English

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Etymology

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First attested in 1545, from Latin extantem, extāns, present participle of extō, from ex- (out) + stō (stand).

Pronunciation

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  • (US) IPA(key): /ˈɛk.stənt/, /ɛkˈstænt/
  • (UK) IPA(key): /ɛkˈstænt/, /ˈɛk.stənt/
  • Audio (US):(file)
  • Rhymes: -ænt, -ɛkstənt

Adjective

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extant (not comparable)

  1. Still in existence; not having disappeared.
    Synonyms: existent, existing; see also Thesaurus:existent
    Antonym: inextant
    extant manuscripts of the Old Testament
    • 1661, John Fell, The Life of the most learned, reverend and pious Dr. H. Hammond[1]:
      During the whole time of his abode in the university he generally spent thirteen hours of the day in study; by which assiduity besides an exact dispatch of the whole course of philosophy, he read over in a manner all classic authors that are extant []
    • 1843 April, Thomas Carlyle, chapter II, in Past and Present, American edition, Boston, Mass.: Charles C[offin] Little and James Brown, published 1843, →OCLC, book I (Proem):
      This English Nation, will it get to know the meaning of its strange new Today? Is there sense enough extant, discoverable anywhere or anyhow, in our united twenty-seven million heads to discern the same; valour enough in our twenty-seven million hearts to dare and do the bidding thereof?
    • 1948 May and June, J. Macartney Robbins, “A Railway Tour of Ireland”, in Railway Magazine, page 150:
      There are many narrow-gauge systems still extant.
  2. Still alive; not extinct.
    Synonyms: alive and kicking, living, vital; see also Thesaurus:alive
    Antonym: extinct
    extant birds
    • 1843 April, Thomas Carlyle, chapter VI, in Past and Present, American edition, Boston, Mass.: Charles C[offin] Little and James Brown, published 1843, →OCLC, book IV (Horoscope):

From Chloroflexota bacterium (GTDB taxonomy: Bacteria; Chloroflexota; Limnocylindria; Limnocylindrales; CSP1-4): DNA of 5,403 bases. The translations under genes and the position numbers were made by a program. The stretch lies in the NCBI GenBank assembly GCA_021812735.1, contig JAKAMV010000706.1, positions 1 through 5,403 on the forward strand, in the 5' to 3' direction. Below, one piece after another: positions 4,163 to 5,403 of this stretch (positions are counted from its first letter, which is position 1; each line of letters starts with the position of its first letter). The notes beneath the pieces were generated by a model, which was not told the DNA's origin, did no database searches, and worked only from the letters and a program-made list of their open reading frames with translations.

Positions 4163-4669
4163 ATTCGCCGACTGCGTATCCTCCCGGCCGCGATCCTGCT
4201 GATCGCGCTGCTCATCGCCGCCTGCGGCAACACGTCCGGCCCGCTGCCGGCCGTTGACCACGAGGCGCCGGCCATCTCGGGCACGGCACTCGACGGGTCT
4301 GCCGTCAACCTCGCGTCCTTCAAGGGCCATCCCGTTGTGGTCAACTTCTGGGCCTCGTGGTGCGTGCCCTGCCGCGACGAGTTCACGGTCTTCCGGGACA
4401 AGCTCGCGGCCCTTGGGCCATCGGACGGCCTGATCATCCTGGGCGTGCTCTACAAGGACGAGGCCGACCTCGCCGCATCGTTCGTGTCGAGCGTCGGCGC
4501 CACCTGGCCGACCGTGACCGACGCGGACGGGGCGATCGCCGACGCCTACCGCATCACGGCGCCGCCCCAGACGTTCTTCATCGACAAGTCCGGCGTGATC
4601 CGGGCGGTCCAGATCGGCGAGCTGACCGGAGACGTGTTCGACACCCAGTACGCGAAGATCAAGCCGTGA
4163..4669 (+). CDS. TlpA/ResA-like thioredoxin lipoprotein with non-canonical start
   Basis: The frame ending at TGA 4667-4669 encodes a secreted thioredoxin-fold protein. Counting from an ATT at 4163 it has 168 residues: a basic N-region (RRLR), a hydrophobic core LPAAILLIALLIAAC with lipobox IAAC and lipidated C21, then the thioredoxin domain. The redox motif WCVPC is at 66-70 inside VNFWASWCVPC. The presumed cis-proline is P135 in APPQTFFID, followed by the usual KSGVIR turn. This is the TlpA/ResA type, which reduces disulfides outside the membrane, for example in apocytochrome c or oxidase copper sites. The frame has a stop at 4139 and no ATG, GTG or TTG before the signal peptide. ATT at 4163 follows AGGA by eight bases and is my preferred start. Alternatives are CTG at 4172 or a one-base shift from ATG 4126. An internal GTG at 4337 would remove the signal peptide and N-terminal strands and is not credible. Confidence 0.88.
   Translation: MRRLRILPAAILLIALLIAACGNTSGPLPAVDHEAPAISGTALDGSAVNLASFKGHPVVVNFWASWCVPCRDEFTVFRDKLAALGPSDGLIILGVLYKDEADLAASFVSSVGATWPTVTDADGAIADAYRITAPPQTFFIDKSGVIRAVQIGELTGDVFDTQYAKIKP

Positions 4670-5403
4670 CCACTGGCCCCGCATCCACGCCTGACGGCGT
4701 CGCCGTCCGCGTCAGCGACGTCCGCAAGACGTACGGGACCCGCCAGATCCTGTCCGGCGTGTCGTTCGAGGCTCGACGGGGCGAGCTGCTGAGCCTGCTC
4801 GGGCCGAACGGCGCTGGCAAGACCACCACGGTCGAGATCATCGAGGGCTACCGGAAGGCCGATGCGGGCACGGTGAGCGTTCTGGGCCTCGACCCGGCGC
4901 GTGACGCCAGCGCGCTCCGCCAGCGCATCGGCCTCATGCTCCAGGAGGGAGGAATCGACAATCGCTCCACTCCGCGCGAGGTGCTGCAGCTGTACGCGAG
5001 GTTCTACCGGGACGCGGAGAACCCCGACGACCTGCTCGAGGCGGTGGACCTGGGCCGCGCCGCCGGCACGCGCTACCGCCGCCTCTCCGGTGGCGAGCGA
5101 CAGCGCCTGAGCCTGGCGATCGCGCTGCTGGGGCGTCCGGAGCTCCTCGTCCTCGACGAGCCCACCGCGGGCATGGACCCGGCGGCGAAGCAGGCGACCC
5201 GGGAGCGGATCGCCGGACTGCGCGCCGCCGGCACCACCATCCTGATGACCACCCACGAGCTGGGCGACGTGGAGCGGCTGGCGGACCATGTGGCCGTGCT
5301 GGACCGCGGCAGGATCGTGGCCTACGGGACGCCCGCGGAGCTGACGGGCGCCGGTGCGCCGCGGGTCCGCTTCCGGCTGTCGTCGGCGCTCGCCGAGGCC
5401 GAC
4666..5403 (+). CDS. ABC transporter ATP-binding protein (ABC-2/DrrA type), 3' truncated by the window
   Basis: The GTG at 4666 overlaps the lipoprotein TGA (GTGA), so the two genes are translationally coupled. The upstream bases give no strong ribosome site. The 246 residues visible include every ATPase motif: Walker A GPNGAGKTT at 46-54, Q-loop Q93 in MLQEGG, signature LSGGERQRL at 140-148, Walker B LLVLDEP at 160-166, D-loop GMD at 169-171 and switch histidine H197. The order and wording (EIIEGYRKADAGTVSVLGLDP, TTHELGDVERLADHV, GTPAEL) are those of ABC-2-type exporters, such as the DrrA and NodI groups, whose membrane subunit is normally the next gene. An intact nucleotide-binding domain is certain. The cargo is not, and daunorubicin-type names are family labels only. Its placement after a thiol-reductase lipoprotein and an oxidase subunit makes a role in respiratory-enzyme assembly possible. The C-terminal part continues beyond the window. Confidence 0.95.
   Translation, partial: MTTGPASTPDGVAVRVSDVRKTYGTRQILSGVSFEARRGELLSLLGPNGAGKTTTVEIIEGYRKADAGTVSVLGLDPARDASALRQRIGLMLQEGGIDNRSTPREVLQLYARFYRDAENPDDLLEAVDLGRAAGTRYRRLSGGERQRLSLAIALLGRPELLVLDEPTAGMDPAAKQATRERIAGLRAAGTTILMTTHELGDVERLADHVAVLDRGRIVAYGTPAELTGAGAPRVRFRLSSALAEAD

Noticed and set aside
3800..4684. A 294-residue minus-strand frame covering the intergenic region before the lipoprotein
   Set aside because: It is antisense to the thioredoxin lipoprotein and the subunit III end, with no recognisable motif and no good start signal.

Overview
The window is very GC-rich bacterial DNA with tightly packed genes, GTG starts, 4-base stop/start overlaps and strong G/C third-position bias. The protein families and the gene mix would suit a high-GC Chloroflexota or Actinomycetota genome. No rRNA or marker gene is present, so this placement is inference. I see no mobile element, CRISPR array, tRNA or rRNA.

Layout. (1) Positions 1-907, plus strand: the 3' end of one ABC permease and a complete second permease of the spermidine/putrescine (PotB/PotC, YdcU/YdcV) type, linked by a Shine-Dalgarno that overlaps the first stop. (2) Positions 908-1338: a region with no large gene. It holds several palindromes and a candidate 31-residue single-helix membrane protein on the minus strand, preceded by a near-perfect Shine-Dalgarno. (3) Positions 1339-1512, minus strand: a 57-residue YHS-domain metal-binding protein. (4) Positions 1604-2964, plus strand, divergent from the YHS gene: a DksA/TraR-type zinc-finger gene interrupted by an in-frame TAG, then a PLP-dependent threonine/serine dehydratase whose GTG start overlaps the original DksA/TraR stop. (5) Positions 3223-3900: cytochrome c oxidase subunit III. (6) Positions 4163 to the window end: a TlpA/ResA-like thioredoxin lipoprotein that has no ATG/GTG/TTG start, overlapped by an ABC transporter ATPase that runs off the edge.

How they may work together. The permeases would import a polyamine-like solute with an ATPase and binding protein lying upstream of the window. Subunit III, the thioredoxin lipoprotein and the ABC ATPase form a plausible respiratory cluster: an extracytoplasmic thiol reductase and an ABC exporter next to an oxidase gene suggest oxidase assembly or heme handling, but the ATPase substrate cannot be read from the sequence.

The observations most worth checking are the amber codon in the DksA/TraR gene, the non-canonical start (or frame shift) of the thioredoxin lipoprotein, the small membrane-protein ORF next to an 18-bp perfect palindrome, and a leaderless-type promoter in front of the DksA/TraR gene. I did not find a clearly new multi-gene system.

I reckon that this one Duke of Weimar did more for the Culture of his Nation than all the English Dukes and Duces now extant, or that were extant since Henry the Eighth gave them the Church Lands to eat, have done for theirs! []
  3. (obsolete) Standing out, or above the rest.
    • 1663, Robert Boyle, “Title IX. Experiments in Consort, Touching the Bubbles from which the Levity of Ice is Supposed to Proceed.”, in New Experiments and Observations Touching Cold, or, An Experimental History of Cold, Begun. [], London: [] Richard Davis, [], published 1683, →OCLC, paragraph 1, page 95:
      [W]hereas in ſmall fragments or plates, the Ice, though it ſink not to the bottom of the water, will oftentimes ſink so low in it, as ſcarce to leave any part evidently extant above the ſurface of the water, in vaſt quantities of Ice, that extancy is ſometimes ſo conſpicuous, that Navigators in their Voyages to Iſland, Greenland, and other frozen Regions, complain of meeting with lumps, or rather floating rocks of Ice, as high as their main Maſts.

Derived terms

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Translations

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Further reading

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Latin

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Verb

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extant

  1. third-person plural present active indicative of extō